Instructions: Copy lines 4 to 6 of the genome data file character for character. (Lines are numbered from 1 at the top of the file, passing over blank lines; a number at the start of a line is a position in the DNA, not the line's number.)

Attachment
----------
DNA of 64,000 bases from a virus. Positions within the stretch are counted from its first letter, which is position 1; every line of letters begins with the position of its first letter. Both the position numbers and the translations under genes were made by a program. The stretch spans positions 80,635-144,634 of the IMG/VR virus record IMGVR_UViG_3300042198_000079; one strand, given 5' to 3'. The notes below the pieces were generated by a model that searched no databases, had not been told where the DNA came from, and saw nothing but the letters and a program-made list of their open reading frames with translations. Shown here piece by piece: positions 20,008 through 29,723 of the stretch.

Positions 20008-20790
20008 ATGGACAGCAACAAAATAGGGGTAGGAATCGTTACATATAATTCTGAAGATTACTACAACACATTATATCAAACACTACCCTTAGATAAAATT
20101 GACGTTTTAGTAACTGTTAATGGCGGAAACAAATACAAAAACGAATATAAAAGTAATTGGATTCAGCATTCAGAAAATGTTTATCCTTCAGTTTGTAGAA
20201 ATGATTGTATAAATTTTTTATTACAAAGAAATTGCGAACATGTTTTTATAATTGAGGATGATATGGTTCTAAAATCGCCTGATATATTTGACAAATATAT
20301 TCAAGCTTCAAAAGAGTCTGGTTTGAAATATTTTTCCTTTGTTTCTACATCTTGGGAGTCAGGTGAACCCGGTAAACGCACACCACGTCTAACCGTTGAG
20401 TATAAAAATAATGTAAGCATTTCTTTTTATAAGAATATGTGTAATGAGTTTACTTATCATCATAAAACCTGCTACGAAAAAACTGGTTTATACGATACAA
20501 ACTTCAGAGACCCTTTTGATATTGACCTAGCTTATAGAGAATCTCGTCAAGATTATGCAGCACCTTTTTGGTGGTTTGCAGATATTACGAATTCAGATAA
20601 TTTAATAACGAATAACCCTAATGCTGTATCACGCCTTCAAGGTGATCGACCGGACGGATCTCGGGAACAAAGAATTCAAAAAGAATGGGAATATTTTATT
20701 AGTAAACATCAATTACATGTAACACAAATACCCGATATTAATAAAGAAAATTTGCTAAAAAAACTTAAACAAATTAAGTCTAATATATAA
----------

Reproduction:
20101 GACGTTTTAGTAACTGTTAATGGCGGAAACAAATACAAAAACGAATATAAAAGTAATTGGATTCAGCATTCAGAAAATGTTTATCCTTCAGTTTGTAGAA
20201 ATGATTGTATAAATTTTTTATTACAAAGAAATTGCGAACATGTTTTTATAATTGAGGATGATATGGTTCTAAAATCGCCTGATATATTTGACAAATATAT
20301 TCAAGCTTCAAAAGAGTCTGGTTTGAAATATTTTTCCTTTGTTTCTACATCTTGGGAGTCAGGTGAACCCGGTAAACGCACACCACGTCTAACCGTTGAG